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High levels of dietary nitrate might in part explain the vascular benefits of diets rich in leafy greens

Date:
March 24, 2011
Source:
Journal of Clinical Investigation
Summary:
Nitric oxide (NO) helps maintain the health of vasculature. NO is synthesized by an enzyme called nitric oxide synthase (NOS). In a new study, researchers determined that after vessel injury, the NOS pathway is disrupted, but a secondary pathway that generates NO from nitrate is activated. This suggests that high levels of dietary nitrate might in part explain the vascular benefits of diets rich in leafy greens.
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FULL STORY

Disorders of the circulatory system -- vascular diseases -- are common in the developed world, and can lead to heart attacks, strokes and even death. However, treatments for these disorders, such as bypass surgery and angioplasty, themselves induce vascular injury, after which the cells of the blood vessel can over-proliferate in a way that limits blood flow.

Nitric oxide (NO) is an important molecule that helps maintain the contractility and health of vascular smooth muscle cells, and multiple studies have linked vascular pathology to a decreased level of NO. Therefore, therapies that increase the availability of NO could help protect vascular health.

NO is synthesized from arginine by an enzyme called nitric oxide synthase (NOS). In new research, Brian Zuckerbraun and colleagues, of the University of Pittsburgh, in Pittsburgh, Pennsylvania, determined that after vessel injury in the rat, the NOS pathway is disrupted, but a secondary pathway that generates NO from nitrate is activated. Furthermore, supplementing rats with nitrate before inducing vessel injury markedly limited the extent of the damage, while a diet low in nitrate exacerbated it.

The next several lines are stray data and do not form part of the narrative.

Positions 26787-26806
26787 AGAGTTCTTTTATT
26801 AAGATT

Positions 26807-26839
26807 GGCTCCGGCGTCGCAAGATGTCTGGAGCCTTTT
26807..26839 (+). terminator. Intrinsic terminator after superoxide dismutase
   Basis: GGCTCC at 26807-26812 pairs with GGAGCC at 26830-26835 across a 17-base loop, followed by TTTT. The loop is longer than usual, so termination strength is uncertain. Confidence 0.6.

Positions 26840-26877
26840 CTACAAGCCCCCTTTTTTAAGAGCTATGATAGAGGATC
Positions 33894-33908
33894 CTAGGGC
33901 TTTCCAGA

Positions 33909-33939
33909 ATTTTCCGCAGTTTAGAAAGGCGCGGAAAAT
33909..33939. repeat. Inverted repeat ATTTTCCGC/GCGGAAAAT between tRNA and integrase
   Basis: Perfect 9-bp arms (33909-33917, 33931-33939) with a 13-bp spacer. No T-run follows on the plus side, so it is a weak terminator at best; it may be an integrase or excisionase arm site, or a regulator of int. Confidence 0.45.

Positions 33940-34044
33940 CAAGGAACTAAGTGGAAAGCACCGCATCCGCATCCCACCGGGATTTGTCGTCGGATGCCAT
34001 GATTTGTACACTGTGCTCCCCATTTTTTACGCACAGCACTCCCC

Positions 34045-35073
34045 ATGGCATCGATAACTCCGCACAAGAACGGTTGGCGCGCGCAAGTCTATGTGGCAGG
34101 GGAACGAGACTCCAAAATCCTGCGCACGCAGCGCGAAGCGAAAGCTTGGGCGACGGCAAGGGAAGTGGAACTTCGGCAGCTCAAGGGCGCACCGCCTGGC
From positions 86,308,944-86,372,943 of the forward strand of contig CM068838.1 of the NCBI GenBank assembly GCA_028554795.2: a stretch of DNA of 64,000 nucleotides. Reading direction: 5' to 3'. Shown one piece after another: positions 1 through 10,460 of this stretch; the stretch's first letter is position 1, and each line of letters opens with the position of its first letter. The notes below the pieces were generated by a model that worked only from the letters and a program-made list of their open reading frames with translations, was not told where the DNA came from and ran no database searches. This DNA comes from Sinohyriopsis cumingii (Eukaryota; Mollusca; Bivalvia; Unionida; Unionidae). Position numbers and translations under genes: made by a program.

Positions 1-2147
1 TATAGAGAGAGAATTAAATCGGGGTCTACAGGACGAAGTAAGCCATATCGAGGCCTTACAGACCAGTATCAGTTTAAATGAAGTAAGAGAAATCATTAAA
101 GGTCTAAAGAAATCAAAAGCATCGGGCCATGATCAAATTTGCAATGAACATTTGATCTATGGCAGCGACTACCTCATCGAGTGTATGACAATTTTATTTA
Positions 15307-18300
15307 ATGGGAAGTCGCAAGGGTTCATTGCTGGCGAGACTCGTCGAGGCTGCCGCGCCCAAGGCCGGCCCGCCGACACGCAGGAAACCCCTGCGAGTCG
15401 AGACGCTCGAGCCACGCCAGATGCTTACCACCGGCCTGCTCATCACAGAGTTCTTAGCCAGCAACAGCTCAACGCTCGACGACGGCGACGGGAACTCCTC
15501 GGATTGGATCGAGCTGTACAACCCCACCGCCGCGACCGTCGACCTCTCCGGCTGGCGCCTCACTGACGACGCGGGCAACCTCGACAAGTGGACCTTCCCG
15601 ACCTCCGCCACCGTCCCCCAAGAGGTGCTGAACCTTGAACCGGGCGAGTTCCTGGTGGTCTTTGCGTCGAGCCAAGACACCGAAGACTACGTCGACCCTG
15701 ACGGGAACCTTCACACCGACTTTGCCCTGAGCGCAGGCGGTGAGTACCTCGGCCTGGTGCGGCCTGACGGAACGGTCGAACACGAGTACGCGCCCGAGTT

In the accompanying commentary, John Cooke and Yohannes Ghebremariam of Stanford University in Stanford, California point out that high levels of dietary nitrate might in part explain the vascular benefits of diets rich in leafy greens, but warn that high dose supplementation could lead to the generation of carcinogenic molecules.

The research is published in the Journal of Clinical Investigation.


Story Source:

The above story is based on materials provided by Journal of Clinical Investigation. Note: Materials may be edited for content and length.


Journal References:

  1. Matthew J. Alef, Raghuveer Vallabhaneni, Evie Carchman, Sidney M. Morris, Sruti Shiva, Yinna Wang, Eric E. Kelley, Margaret M. Tarpey, Mark T. Gladwin, Edith Tzeng, Brian S. Zuckerbraun. Nitrite-generated NO circumvents dysregulated arginine/NOS signaling to protect against intimal hyperplasia in Sprague-Dawley rats. Journal of Clinical Investigation, 2011; DOI: 10.1172/JCI44079
  2. John P. Cooke, Yohannes T. Ghebremariam. Dietary nitrate, nitric oxide, and restenosis. Journal of Clinical Investigation, 2011; DOI: 10.1172/JCI57193

Cite This Page:

Journal of Clinical Investigation. "High levels of dietary nitrate might in part explain the vascular benefits of diets rich in leafy greens." ScienceDaily. ScienceDaily, 24 March 2011. <www.sciencedaily.com/releases/2011/03/110323135631.htm>.
Journal of Clinical Investigation. (2011, March 24). High levels of dietary nitrate might in part explain the vascular benefits of diets rich in leafy greens. ScienceDaily. Retrieved May 30, 2015 from www.sciencedaily.com/releases/2011/03/110323135631.htm
Journal of Clinical Investigation. "High levels of dietary nitrate might in part explain the vascular benefits of diets rich in leafy greens." ScienceDaily. www.sciencedaily.com/releases/2011/03/110323135631.htm (accessed May 30, 2015).

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